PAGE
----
Cardenas had also disclosed significant income from cannabis retailers and interested parties.

Whitburn had some issues with the post and sent in a response, which we have published in full here

Lewis made a correction to a quote he had transcribed in the piece but otherwise, Lewis stands by the piece and has posted a response to Whitburn’s letter. You can read that here. 

Song of the Week 

Twenty-one years ago this week, San Diego indie rock heavyweights Three Mile Pilot released their debut album, “Nà Vuccà Dò Lupù.” Though not the band’s most celebrated release, it launched the careers of all three original members, who would go on to found legendary local acts like Pinback and The Black Heart Procession.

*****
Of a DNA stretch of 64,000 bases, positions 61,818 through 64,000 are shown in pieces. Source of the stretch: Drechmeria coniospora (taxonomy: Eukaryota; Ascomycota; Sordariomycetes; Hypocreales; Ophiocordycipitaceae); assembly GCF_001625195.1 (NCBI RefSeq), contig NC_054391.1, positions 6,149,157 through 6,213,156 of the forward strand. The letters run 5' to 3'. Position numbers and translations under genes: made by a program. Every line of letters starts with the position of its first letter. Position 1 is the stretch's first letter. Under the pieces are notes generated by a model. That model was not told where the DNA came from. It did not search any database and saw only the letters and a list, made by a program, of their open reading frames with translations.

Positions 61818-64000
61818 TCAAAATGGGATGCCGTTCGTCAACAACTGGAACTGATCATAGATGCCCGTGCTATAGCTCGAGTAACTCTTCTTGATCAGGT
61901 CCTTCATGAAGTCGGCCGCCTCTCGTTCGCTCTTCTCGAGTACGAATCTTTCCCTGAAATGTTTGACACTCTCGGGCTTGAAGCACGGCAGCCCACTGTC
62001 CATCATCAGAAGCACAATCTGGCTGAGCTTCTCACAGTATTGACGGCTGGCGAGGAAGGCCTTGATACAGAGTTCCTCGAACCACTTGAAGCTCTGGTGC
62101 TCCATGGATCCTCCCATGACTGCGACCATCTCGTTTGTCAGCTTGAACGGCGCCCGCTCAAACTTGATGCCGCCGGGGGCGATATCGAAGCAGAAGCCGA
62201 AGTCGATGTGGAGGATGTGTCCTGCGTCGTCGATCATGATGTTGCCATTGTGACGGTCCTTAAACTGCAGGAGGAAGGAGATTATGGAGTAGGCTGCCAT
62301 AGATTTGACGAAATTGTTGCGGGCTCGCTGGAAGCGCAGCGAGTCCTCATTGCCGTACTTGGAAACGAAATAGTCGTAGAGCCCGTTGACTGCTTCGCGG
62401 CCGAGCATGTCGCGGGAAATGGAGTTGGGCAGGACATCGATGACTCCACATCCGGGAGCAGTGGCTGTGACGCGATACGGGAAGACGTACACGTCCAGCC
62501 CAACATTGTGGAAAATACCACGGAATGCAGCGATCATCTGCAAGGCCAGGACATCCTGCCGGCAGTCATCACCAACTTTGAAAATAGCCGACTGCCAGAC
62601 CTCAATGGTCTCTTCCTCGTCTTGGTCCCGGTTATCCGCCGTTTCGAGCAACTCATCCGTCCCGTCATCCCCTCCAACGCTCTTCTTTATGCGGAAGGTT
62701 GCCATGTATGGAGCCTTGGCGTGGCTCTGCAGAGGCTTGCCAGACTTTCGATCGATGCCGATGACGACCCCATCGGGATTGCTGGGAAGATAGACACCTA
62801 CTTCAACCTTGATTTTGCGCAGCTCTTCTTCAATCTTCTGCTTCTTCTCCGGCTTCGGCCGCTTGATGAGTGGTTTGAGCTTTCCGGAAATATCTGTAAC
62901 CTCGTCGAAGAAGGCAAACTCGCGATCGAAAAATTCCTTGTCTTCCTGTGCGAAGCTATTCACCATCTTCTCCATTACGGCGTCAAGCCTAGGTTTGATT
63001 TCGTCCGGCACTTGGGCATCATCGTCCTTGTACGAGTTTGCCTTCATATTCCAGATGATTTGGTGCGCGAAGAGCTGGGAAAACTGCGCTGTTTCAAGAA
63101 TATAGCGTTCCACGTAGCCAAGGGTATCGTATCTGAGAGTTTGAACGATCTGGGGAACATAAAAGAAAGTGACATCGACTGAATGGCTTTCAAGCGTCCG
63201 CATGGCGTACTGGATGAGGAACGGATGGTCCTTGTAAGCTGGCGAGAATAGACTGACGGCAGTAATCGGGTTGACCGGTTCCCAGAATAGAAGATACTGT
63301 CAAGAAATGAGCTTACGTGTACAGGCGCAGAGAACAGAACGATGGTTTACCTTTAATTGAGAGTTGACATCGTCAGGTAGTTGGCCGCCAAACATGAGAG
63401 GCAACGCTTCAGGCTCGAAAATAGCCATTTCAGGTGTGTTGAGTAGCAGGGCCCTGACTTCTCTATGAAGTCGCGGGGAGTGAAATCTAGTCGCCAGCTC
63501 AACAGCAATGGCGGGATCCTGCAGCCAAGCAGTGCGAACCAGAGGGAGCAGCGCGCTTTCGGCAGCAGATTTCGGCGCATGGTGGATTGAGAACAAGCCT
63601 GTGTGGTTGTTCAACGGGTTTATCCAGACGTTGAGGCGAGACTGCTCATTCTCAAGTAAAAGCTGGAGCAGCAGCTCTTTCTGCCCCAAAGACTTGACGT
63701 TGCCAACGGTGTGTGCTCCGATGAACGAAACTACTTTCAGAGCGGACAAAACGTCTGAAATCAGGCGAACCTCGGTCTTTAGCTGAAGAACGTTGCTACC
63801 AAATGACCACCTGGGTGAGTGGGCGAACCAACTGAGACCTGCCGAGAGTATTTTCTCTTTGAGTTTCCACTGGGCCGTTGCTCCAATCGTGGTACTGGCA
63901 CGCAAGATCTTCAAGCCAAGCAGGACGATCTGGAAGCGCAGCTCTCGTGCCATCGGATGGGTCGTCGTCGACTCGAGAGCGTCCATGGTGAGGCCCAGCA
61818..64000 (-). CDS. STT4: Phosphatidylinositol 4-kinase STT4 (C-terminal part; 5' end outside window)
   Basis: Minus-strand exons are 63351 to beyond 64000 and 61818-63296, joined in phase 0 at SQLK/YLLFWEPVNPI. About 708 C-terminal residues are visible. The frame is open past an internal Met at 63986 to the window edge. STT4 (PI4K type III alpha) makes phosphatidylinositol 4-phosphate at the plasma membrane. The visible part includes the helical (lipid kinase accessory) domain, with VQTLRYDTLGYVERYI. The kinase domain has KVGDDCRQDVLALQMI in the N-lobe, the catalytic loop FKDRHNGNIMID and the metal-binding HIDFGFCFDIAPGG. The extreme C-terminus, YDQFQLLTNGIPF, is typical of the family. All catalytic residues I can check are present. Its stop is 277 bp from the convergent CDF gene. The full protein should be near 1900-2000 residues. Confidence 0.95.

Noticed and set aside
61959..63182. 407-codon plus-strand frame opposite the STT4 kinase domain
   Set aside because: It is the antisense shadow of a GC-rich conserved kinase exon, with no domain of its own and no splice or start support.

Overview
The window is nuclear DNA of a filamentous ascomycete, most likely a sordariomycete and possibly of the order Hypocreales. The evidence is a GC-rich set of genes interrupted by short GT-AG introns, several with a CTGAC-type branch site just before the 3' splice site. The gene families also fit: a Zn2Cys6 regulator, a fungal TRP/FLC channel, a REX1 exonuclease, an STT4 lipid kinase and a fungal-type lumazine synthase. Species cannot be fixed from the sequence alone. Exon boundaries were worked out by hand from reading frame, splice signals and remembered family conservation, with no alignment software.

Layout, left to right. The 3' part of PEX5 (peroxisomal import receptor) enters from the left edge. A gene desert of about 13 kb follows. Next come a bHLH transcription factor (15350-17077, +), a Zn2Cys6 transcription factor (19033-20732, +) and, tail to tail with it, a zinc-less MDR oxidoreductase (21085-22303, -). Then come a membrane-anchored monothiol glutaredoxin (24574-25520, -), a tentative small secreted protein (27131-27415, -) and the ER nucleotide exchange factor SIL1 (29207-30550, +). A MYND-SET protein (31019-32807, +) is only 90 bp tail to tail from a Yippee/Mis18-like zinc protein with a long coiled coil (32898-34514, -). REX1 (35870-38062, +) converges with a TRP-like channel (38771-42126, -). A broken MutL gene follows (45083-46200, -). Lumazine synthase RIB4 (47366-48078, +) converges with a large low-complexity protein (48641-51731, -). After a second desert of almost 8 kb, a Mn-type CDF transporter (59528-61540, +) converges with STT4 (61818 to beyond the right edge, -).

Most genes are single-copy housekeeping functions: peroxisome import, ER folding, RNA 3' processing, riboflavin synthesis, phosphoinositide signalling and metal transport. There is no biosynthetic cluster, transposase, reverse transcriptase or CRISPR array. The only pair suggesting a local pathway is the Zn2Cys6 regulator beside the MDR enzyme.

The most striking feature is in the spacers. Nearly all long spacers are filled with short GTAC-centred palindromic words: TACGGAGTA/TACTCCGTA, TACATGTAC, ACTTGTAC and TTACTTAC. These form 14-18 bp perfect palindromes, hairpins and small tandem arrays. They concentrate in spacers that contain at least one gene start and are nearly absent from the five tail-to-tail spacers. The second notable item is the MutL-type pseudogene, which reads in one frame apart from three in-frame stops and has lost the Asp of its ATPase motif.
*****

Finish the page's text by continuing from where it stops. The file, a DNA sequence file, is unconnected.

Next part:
Especially compared to Three Mile Pilot’s later work, which features a more fleshed out lineup, “Nà Vuccà Dò Lupù,” stands out.

Three Mile Pilot, “Unicycle Silencer”: On first listen, “Unicycle Silencer,” feels much fuller than its instrumentation would suggest. That’s in large part due to Jenkins’ layered, tortured vocals, which vacillate from screams to whispers and Armistead Burwell Smith IV’s visionary bass acrobatics. The result is a dark, meandering, nine-minute track that seemingly discovers, loses and rediscovers swelling hooks within the folds of its almost psychedelic sonic explorations. Just close your eyes and let it sway you. 

Like what you hear? Give Three Mile Pilot’s fabulous follow-up album, “The Chief Assassin to the Sinister,” a listen. 

Do you have a “Song of the Week” suggestion? Shoot us an email and a sentence or two about why you’ve been bumping this song lately. Friendly reminder: all songs should be by local artists! 

In Other News

The Morning Report was written by Will Huntsberry, Lisa Halverstadt, Scott Lewis and Jakob McWhinney. It was edited by Andrea Lopez-Villafaña.